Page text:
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Wear, Morphological and Thermal Behavior of Flax Fibre Reinforced Epoxy Composites


Affiliations
1 Department of Mechanical Engineering, Sri Krishna College of Technology, Kovaipudur 641 042, India
2 Department of Textile Engineering, Panipat Institute of Engineering & Technology, Panipat 132 102, India
 

Effect of different types of chemical treatments, viz. alkali (NaOH) treatment, trimethoxymethylsilane(Silane) treatment, and combination of both alkali and silane treatment on structural and thermal properties of flax fibres has been investigated by means of scanning electron microscopy (SEM), X-Ray diffraction and thermogravimetric (TGA) analysis. Besides, flax fibre reinforced epoxy composites (FFRECs) comprising 45wt.% of fibre reinforcement have been subjected to multi-pass dry sliding wear test and experimental runs are conducted as per Taguchi design of experiment technique. Crystallinity index (CI) value of 54.85 is found for alkali-cum-silane (AST) treated fibre, which is 39.23 % and 29.79 % higher than that of untreated (UT) fibre and silane treated (ST) fibre respectively. However, a very mere difference in CI values is observed between alkali treated (AT) and AST fibres. TGA study shows that UT fibre is thermally stable up to 240°C and this stability is enhanced to 310°C owing to chemical alteration as exhibited by AST fibre. Microhardness test indicates minor improvement in the hardness property of the treated FFRECs over the untreated composites. Wear test results reveal that chemically modified FFRECs offer better wear resistance than untreated FFRECs and the mechanisms endured by the composites are exposed by SEM. Amongst the prepared FFRECs, silane-treated FFREC exhibits better wear resistance property. Furthermore, the findings of analysis of variance (ANOVA) show that applied load and sliding distance contribute significantly to wear volume loss of FFRECs.

Keywords

Alkali treatment, Chemical treatment, Dry sliding wear, Flax fibre, Silane treatment, Surface treated fibres
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  • Wear, Morphological and Thermal Behavior of Flax Fibre Reinforced Epoxy Composites

Abstract Views: 50  |  PDF Views: 24

Authors

S. M. Vinu Kumar
Department of Mechanical Engineering, Sri Krishna College of Technology, Kovaipudur 641 042, India
Harwinder Singh
Department of Textile Engineering, Panipat Institute of Engineering & Technology, Panipat 132 102, India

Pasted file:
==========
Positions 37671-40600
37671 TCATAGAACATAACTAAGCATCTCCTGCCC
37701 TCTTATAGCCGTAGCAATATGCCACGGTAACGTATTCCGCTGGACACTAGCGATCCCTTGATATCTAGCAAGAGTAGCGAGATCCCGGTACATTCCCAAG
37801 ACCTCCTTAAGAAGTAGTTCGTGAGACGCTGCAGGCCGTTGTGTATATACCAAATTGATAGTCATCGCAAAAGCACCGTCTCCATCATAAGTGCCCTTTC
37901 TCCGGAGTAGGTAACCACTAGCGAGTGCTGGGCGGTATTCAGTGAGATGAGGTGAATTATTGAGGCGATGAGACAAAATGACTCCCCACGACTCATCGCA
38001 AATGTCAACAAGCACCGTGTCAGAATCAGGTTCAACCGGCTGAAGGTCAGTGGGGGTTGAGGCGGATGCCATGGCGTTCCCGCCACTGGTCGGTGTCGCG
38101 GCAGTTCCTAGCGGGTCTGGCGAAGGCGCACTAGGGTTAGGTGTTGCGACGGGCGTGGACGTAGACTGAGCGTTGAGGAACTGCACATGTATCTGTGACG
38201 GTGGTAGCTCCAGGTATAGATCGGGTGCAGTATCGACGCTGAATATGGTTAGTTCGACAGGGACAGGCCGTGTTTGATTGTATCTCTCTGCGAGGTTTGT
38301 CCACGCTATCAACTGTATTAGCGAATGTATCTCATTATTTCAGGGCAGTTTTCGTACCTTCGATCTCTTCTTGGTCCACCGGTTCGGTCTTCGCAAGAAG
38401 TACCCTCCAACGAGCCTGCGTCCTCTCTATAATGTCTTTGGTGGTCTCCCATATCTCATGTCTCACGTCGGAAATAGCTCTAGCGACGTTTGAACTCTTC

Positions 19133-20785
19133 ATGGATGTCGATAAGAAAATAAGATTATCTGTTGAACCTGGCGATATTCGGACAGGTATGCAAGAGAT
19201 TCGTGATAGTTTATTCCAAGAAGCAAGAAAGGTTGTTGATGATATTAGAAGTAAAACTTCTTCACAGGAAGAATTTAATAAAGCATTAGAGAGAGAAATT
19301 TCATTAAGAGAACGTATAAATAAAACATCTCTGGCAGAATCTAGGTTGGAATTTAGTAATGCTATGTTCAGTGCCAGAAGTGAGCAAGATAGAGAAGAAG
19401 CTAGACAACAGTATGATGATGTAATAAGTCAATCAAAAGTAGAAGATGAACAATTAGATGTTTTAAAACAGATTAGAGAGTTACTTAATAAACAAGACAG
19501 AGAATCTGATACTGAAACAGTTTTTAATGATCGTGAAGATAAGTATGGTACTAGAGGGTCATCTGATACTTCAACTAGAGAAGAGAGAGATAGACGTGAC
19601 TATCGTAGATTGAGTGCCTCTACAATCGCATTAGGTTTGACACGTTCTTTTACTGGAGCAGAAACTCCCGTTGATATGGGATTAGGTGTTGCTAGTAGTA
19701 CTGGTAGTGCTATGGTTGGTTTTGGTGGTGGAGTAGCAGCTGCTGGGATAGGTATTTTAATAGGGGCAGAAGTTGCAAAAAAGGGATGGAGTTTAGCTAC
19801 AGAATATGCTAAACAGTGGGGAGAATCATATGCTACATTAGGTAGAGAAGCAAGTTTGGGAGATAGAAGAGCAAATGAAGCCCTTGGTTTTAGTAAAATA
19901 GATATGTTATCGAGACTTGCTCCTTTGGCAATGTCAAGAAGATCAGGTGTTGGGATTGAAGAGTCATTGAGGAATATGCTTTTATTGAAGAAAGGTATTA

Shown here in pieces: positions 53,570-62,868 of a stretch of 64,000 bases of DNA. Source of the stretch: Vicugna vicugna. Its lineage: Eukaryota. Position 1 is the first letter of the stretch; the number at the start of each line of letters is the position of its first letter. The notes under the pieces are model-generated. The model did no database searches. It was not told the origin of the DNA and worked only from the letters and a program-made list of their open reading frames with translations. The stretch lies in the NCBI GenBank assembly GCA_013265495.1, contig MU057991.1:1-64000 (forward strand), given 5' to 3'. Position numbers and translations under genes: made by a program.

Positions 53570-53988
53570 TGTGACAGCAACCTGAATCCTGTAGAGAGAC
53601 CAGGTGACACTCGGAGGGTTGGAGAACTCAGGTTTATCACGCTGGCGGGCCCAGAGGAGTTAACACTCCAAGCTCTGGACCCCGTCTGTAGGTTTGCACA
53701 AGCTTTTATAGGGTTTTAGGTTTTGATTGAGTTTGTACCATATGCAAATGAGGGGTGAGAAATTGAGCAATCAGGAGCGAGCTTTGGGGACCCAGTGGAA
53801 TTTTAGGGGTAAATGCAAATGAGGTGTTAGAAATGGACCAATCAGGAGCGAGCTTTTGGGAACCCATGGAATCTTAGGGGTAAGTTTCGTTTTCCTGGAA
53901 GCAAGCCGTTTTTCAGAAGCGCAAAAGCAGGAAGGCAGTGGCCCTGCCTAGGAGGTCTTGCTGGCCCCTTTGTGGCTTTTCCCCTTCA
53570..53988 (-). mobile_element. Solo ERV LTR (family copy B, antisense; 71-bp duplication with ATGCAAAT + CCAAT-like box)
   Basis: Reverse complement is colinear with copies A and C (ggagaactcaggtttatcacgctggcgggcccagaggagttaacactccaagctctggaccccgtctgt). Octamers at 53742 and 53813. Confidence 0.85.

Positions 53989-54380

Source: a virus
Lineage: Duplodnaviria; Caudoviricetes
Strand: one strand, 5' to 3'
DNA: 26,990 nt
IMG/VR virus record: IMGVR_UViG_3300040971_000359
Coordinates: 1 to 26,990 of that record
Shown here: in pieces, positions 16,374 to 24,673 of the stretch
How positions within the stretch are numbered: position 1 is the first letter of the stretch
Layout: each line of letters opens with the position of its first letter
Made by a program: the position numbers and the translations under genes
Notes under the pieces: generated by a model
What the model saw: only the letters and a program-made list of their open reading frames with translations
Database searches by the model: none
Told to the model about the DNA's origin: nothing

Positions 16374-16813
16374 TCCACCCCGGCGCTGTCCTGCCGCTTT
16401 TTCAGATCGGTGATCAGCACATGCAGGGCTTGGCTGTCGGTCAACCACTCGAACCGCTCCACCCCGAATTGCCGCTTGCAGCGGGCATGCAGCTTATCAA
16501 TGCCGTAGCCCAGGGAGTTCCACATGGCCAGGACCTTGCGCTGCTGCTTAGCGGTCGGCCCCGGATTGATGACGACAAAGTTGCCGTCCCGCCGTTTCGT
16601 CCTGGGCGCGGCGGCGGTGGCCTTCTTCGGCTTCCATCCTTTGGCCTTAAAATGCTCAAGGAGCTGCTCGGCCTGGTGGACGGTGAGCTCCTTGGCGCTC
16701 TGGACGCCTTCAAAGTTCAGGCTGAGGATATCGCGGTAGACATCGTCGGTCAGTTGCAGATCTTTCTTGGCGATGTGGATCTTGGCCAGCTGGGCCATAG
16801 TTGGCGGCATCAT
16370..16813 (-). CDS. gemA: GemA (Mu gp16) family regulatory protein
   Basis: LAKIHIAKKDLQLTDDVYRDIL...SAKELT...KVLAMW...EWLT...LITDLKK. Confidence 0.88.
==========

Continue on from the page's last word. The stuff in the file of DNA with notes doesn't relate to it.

Abstract


Effect of different types of chemical treatments, viz. alkali (NaOH) treatment, trimethoxymethylsilane(Silane) treatment, and combination of both alkali and silane treatment on structural and thermal properties of flax fibres has been investigated by means of scanning electron microscopy (SEM), X-Ray diffraction and thermogravimetric (TGA) analysis. Besides, flax fibre reinforced epoxy composites (FFRECs) comprising 45wt.% of fibre reinforcement have been subjected to multi-pass dry sliding wear test and experimental runs are conducted as per Taguchi design of experiment technique. Crystallinity index (CI) value of 54.85 is found for alkali-cum-silane (AST) treated fibre, which is 39.23 % and 29.79 % higher than that of untreated (UT) fibre and silane treated (ST) fibre respectively. However, a very mere difference in CI values is observed between alkali treated (AT) and AST fibres. TGA study shows that UT fibre is thermally stable up to 240°C and this stability is enhanced to 310°C owing to chemical alteration as exhibited by AST fibre. Microhardness test indicates minor improvement in the hardness property of the treated FFRECs over the untreated composites. Wear test results reveal that chemically modified FFRECs offer better wear resistance than untreated FFRECs and the mechanisms endured by the composites are exposed by SEM. Amongst the prepared FFRECs, silane-treated FFREC exhibits better wear resistance property. Furthermore, the findings of analysis of variance (ANOVA) show that applied load and sliding distance contribute significantly to wear volume loss of FFRECs.

Keywords


Alkali treatment, Chemical treatment, Dry sliding wear, Flax fibre, Silane treatment, Surface treated fibres

References